Mother and Child, Learning Together
A number of early childhood learning experts I’ve talked with describe programs like Head Start and Educare as “two-generation” strategies: They not only benefit young children directly, but they also help parents increase their parenting skills and further their own educations. At heart, strengthening a parent’s literacy and commitment to education pays off for both parent and child, especially before children enter elementary school.
Now, the National Center for Family Literacy and the MetLife Foundation are teaming up to award 10 grants of $25,000 each for partnerships between community colleges and family literacy programs. The application deadline is Aug. 22 and awardees will pursue their projects through the 2012 calendar year. You can find out more about the application process here.
Plenty of studies show that the mother’s level of education is the pre-eminent factor in determining her child’s educational success. But if one listens enough to that drumbeat, it can feel like there’s no hope for children of parents with little formal schooling. Yet research also shows that children can benefit when parents attain higher levels of education. According to a 2007 study by the Center for Economic Policy Research, children’s performance on a standardized math test can be increased 1.5 points for every additional year of maternal schooling.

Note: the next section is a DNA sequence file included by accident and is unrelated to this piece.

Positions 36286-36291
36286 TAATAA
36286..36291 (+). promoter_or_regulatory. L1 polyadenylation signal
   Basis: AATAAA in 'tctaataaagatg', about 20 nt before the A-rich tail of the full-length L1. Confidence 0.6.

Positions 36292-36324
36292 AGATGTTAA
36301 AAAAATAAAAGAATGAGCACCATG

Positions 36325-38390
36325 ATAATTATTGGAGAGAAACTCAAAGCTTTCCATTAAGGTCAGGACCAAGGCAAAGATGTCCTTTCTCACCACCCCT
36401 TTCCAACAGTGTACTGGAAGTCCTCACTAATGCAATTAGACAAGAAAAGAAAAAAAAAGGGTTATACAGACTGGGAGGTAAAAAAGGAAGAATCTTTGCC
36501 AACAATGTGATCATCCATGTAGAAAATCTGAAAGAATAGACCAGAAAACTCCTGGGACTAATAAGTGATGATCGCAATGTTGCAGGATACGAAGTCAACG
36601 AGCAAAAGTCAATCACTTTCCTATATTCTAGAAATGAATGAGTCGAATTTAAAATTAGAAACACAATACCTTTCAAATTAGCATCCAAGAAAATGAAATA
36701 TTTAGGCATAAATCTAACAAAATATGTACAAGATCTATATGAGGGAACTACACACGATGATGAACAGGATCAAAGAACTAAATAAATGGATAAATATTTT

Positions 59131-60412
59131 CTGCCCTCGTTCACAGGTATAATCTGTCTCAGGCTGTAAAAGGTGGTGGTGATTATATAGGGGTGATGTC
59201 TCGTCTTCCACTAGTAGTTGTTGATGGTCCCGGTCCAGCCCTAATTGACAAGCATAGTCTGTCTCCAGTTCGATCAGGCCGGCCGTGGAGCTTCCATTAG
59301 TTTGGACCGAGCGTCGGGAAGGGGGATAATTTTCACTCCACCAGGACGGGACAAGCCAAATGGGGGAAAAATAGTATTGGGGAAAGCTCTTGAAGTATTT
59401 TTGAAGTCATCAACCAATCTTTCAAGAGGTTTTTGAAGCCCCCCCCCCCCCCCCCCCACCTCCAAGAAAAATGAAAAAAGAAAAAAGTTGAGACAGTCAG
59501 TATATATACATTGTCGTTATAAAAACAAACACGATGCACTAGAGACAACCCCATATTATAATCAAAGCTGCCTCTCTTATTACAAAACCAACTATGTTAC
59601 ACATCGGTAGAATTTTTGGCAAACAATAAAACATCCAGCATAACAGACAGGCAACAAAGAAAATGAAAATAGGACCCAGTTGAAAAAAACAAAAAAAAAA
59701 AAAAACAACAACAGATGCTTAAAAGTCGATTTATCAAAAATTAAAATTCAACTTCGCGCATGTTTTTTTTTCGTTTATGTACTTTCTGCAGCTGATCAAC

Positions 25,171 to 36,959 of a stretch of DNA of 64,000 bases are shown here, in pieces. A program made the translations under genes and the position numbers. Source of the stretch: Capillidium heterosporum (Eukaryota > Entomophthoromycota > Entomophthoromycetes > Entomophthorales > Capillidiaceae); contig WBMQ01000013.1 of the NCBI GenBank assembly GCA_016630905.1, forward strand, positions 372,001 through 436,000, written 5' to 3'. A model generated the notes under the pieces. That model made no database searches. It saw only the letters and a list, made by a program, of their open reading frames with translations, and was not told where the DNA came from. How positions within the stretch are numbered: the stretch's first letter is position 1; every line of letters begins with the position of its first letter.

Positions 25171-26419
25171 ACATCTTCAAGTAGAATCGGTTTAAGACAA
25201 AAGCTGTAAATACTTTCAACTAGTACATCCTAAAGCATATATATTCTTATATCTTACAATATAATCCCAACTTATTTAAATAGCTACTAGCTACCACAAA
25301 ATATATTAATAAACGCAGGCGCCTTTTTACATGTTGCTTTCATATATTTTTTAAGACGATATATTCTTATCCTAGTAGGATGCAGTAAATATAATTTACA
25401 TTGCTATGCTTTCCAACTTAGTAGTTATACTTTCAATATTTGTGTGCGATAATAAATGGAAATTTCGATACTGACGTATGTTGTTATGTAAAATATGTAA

Reporters in Florida, Rhode Island and Kentucky might be particularly interested in a recent report on such partnerships that feature case studies based in Columbia County, Providence and Jefferson County. Many of the students profiled are Latinas raising young children and trying to further their own education: learning English, passing the GED and moving on to begin college-level coursework. The adult education field has long struggled to help its students transition successfully to college courses and, ultimately, degrees. Though current statistics on transition are dismal (Only three percent of GED recipients earn associate’s degrees), the three programs profiled are beating those odds. Building strong personal relationships with students and offering childcare and flexible course scheduling appear to be among the components for success.